But before we get started, I want you to take a moment and think of a moving experience you’ve had in nature with the created world. Maybe that looks like seeing the sunset behind a mountain range or the sun rise on the beach in the morning. Maybe it’s just simply lying on the grass and looking at the stars.

What comes to mind for me is a 2016 hunting trip I took to Colorado. I remember sitting to the side of a mountain at 12,000 feet watching the sun rise behind peaks that were 14,000 feet and just being in awe of creation (for a picture, see the image at the top of this post). I was also hoping an elk would walk out from behind the trees, and, spoiler alert, it didn’t. Not that day or the next day or the day after that or all week, but in spite of that, I think back on that time incredibly fondly at least once a week, and I want to go back, not just to find an elk, but because simply being in nature sitting there and staring at what amounts to a large rock with a light behind it was very moving to me. I think we all have experiences of that sort that are somewhat like that where we have been captivated at some point in our life with the beauty that is in nature.

But the truth is we often stop there. We stop at simply appreciating nature as nature and we don’t realize that we have seen a glimpse of the glory of God. That’s what our text today in Psalm 19 is going to show us.

Starting in verse one, it says,

“For the music director. A psalm of David,”

It’s important for us to realize is the psalms are actually songs. The psalms, the Book of Psalms was kind of like the hymn book of ancient Israel, so while we read these, originally, most of them would have been sung or put to music. Now, I’m not going to sing it for you today, and you can thank me for it later, but that’s just something important to keep in mind. We’re reading these. They would’ve originally been sung.

In verse one, the psalmist says,

“The Heavens declare the glory of God,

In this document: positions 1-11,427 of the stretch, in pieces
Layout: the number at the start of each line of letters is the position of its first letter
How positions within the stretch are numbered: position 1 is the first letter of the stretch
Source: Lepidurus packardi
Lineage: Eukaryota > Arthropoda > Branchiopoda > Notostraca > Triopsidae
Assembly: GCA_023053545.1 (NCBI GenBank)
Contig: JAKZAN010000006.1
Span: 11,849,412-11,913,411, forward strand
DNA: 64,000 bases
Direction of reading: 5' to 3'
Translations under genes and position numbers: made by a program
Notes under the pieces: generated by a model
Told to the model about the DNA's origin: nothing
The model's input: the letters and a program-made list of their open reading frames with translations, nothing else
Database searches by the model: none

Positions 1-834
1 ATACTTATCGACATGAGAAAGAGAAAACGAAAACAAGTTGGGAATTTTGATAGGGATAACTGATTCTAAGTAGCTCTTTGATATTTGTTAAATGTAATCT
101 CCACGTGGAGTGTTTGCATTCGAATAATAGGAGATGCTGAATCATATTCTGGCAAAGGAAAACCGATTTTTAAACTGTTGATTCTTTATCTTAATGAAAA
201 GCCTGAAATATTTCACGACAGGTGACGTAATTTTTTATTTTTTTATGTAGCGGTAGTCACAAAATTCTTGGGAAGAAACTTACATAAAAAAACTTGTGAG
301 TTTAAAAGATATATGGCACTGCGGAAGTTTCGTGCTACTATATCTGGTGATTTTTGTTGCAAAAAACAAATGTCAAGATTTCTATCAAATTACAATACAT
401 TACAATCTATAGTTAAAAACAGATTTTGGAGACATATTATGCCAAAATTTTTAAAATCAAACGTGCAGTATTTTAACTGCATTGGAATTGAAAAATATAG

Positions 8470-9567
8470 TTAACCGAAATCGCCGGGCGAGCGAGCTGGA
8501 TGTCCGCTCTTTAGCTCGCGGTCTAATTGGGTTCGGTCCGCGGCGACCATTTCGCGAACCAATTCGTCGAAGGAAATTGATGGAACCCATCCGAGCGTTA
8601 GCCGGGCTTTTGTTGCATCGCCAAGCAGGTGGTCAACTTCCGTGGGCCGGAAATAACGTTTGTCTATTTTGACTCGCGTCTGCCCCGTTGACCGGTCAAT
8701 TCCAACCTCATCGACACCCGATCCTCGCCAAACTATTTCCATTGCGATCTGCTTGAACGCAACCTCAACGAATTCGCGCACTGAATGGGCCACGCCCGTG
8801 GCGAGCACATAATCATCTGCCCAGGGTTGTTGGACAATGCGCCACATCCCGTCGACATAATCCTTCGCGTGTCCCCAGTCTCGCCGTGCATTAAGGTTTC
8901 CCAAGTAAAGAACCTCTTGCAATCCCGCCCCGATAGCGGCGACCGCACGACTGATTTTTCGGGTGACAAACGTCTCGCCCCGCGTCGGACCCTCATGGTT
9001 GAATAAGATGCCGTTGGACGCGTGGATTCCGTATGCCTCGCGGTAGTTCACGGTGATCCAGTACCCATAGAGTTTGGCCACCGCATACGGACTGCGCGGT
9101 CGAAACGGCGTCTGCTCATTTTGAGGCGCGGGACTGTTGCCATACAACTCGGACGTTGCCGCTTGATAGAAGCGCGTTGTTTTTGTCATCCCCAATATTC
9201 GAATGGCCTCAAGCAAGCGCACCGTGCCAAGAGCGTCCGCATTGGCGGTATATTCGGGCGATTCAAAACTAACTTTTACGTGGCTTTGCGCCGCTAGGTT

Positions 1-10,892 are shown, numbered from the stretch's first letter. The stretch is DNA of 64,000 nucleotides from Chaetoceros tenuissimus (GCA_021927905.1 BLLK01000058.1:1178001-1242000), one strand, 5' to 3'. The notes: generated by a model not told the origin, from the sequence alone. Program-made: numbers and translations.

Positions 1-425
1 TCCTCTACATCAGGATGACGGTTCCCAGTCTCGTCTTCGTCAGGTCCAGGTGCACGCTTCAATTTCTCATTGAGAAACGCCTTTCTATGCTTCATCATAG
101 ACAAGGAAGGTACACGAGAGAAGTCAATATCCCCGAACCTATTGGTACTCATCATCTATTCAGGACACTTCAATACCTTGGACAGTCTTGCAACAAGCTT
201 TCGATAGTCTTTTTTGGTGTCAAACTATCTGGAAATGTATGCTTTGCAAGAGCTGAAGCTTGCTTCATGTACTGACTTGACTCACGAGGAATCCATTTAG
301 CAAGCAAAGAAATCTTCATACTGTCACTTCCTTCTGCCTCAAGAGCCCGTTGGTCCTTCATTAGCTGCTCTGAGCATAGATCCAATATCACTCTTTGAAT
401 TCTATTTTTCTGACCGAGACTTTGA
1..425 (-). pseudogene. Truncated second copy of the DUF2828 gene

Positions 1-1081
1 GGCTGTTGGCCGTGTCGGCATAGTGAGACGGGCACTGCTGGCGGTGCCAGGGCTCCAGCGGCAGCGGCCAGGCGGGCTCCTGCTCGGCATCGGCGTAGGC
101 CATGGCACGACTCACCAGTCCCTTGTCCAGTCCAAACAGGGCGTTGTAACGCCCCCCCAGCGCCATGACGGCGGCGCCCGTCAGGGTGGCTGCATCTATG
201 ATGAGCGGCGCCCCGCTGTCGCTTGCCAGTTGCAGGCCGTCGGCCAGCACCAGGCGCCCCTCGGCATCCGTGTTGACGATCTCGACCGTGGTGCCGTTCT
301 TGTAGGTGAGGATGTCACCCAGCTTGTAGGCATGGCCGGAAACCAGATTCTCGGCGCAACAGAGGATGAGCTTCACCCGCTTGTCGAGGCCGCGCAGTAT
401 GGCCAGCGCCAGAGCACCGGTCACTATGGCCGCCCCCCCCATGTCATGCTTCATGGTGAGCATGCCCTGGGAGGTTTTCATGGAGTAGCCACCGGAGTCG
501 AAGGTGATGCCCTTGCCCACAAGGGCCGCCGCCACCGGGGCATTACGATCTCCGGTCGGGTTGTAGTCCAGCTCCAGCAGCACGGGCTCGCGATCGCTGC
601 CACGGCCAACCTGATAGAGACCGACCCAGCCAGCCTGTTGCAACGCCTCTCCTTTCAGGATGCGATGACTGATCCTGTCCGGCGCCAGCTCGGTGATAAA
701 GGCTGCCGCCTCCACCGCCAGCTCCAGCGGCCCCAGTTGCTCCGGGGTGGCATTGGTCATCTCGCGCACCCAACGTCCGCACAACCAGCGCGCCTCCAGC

and the expanse proclaims the work of His hands.

Day after day, they pour out speech.
Night after night, they communicate knowledge.

There is no speech.
There are no words.
Their voice is not heard.

Their message has gone out to the whole earth,
and their words to the ends of the world.”

Nature testifies to the glory of God. That is incredibly abundant from this text, but it’s also just obvious if we sit and stare at the sky. But there’s kind of this paradox going on here. On the one hand, the psalmist said, “The Heavens declare the glory of God. They’re pouring out speech. They’re communicating knowledge” and yet, he goes on to say, “There is no speech. There are no words.” Does he not realize those things contradict each other?

Well, this is poetry. He’s capturing the heart and the mind through moving and evocative language. The truth is that there are no actual words being communicated from the stars, but what is communicated is available to everyone. Everyone has access to this form of communication. It transcends language and culture and ethnicity and time. As noted, Pastor and Theologian John Calvin said, “The nations differ from each other as to language, but the Heavens have a common language to teach all men without distinction.” That’s why, as we’ll see a little later, Paul can say that everyone has no excuse when they don’t worship God because God has made His existence clear through the created world.

But what’s also interesting is the “speech.” What the Heavens are communicating, what they’re saying has a two-fold emphasis. It’s addressed to God: The Heavens are praising God. The second emphasis, though, is that we are recipients of that. So while they are praising God and glorying God as they were created to do, they’re communicating to us. They’re communicating a glimpse, a sliver of the glory of God and what that is like to us. So they communicate to God and to us.

Now, we use the phrase “the glory of God” a lot. We’re saved for the glory of God, we do missions for the glory of God, we sing for the glory of God. (You may be able to eat a cheeseburger for the glory of God. Some people have debated that). But the question becomes, what is the glory of God?

This is actually something difficult to arrive at because the Bible is not a dictionary. The Bible’s not a theological textbook, but when we survey all of Scripture, I think what we come to is something similar to what Pastor John Piper has said. “The glory of God is the infinite beauty and greatness of God’s perfections.” The more we come to understand and appreciate and worship God in His perfections accurately as He exists, the more we will glorify God.